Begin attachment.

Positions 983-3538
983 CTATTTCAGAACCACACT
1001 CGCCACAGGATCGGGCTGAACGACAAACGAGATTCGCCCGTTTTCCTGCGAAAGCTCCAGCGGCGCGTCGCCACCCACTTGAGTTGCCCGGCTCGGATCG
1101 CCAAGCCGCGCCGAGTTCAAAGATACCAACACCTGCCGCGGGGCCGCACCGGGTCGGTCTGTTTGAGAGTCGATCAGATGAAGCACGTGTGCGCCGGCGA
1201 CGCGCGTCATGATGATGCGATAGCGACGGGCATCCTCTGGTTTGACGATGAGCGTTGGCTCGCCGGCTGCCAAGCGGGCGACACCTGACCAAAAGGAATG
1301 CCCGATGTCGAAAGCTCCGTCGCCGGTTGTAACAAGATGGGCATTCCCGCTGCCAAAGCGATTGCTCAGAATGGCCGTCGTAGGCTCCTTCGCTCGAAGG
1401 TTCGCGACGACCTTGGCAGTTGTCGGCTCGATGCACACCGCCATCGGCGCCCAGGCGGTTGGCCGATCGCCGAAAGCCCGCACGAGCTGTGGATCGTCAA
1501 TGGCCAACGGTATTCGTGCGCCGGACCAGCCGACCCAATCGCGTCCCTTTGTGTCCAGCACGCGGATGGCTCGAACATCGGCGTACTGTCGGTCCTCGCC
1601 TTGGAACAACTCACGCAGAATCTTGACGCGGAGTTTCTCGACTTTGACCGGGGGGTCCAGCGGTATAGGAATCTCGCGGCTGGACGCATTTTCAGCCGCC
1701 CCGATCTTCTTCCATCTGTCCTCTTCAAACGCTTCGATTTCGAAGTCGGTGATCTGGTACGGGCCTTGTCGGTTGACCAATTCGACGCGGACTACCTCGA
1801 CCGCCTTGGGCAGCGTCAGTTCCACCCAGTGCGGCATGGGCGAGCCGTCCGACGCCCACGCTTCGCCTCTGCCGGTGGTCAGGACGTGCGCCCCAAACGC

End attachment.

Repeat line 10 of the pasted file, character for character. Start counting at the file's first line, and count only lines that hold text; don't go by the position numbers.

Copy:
1701 CCGATCTTCTTCCATCTGTCCTCTTCAAACGCTTCGATTTCGAAGTCGGTGATCTGGTACGGGCCTTGTCGGTTGACCAATTCGACGCGGACTACCTCGA